Overcoming Fear

I was going to write this post about the wonderful day I had meeting Instagram and Blogger friend, Becky. And it was absolutely lovely. She and I never met in person before today, although we've exchanged many, many texts, emails, blog comments and tweets.


Then I read this article (from xojane.com, my new favorite webamag that I read everyday) about agoraphobia. The article really resonated with me because, I, too have suffered from this disorder. Several years ago, I had debilitating panic disorder and was unable to leave my house. I mean, I left occasionally (girl's gotta work) but it was very hard. I had to drop out of school that semester and, at work, more often than not, I'd break down in tears and shakes because I was so overwhelmed by being out of my safe place. The horrible rolling wave of sickening fear signaling the start of a panic attack began in my chest and I wouldn't be able to go on. My boss was an absolute saint for not firing me.

I sat in my small apartment (comprised of two rooms) and cried most of every day. I could barely feed myself because going to get food involved a) leaving the house and b) making an effort to take care of myself. I was incapable of doing either. At an especially low point, I baked a roll of Grand's Biscuits and that's all I ate for five days. One roll of biscuits.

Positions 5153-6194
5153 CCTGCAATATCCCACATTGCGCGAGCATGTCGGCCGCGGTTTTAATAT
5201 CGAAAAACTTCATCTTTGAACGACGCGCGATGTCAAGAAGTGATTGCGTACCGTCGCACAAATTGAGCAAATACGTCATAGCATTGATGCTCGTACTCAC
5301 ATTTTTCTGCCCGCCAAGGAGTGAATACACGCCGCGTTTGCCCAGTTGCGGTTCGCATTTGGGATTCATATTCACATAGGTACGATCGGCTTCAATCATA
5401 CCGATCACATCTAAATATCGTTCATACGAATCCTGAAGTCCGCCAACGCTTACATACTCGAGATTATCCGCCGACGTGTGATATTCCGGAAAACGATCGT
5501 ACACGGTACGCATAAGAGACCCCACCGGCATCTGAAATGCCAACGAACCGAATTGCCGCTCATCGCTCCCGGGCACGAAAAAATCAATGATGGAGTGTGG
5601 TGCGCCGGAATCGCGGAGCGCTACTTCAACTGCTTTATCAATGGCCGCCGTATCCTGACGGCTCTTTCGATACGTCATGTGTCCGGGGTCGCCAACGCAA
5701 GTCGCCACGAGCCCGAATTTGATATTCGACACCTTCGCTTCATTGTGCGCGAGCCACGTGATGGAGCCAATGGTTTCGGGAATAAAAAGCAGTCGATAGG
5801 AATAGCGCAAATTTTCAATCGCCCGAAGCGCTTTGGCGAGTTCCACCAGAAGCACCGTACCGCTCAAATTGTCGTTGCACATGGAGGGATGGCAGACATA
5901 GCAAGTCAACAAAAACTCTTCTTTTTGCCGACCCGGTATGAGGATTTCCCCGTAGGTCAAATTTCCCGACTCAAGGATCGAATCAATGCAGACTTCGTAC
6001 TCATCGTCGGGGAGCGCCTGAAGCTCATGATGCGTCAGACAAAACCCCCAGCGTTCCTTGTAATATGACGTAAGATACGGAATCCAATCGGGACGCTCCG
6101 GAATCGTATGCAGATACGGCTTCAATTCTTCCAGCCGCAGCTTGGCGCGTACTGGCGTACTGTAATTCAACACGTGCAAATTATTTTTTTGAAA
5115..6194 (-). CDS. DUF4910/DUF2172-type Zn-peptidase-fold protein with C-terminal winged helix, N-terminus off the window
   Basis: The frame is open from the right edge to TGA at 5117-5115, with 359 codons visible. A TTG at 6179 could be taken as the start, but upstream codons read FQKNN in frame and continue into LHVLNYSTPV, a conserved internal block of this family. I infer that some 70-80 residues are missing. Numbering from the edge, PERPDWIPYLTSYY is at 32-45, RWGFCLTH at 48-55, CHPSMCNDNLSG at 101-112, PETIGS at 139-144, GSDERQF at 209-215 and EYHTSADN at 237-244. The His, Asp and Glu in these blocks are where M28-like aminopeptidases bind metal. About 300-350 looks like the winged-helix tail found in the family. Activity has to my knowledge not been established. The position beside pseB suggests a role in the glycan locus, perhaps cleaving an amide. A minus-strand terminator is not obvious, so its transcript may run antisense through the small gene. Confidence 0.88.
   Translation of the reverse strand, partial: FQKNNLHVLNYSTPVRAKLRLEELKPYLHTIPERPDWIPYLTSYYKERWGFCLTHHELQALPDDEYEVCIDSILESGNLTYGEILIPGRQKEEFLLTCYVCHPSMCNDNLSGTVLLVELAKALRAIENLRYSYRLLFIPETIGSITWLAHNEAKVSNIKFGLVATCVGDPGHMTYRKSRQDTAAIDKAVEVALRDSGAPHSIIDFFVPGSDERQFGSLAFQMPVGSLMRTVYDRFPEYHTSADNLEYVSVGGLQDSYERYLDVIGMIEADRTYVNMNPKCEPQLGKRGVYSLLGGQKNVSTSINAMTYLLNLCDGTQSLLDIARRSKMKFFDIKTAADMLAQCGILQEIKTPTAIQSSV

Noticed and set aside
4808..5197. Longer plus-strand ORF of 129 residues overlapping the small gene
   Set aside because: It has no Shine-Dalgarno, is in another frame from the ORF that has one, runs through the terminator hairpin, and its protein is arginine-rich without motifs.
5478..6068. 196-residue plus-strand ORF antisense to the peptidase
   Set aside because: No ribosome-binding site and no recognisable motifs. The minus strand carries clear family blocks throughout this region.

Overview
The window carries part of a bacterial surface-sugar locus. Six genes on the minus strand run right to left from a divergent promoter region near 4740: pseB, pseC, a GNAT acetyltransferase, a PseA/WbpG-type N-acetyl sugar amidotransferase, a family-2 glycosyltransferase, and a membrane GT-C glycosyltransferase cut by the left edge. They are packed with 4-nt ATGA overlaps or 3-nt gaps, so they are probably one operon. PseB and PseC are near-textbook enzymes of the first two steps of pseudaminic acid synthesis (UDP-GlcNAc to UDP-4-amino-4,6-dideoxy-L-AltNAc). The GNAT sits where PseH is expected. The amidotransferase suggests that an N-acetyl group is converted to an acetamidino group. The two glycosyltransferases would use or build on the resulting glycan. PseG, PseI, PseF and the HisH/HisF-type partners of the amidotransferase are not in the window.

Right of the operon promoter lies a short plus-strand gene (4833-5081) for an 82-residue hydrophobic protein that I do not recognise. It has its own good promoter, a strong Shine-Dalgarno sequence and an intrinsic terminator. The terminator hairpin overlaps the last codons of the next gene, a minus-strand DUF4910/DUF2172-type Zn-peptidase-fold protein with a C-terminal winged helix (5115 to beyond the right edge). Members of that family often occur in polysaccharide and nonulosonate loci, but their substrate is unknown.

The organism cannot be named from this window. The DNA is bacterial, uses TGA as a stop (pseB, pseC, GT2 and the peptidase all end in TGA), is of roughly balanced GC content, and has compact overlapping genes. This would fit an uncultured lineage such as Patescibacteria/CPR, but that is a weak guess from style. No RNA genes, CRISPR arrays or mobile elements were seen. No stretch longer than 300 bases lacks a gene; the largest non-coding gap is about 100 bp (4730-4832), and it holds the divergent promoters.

I couldn't imagine things getting better and I was convinced they'd just get worse. I wanted to die. I couldn't go out to see my friends (or see anything). My boyfriend was uber frustrated and didn't know what to do with me.

For years, I cut myself off and on, but this period was especially difficult (not to mention dark). One night, I took a straight razor and sliced a huge, deep gash in my arm. This thing was at least 4 inches long (I have an incredibly ugly scar that seems to scream "I'm emotionally unstable!"). I tried to hide it, but the boyfriend found out. After what felt like hours of silence, he put me in the car and took me to my parents' house. He cried and pleaded with them to do something. He told them I was killing myself and they needed to step in. I'd never had anyone care about me like that.

While I worked on overcoming agoraphobia for years (not to mention boat loads of therapy), that was the point I decided I couldn't live like that anymore. I forced myself to go out of my apartment with the agreement that I could leave if I needed to (I was the queen of getting up in the middle of a meal/presentation/ladies night and walking out). It was one of the most difficult things I've had to go through. Having panic attacks and crying in front of people is about ten times worse than going through it alone. 

After reading the above article, I realized today wasn't just about meeting someone amazing from the internet and feeling like we've been in real life friends with her for years and years, it was a testament to how far I've come. Yes, I was nervous about meeting her. What if she didn't like me? What if I said the wrong thing? What if her fiancé was weird? My excitement to meet her overrode all of this. Which wouldn't have happened a couple of years (maybe even a year) ago. I would've considered all of those things and given up. I'm so thankful that I can have a real life and take chances. I took a chance today, and it was awesome.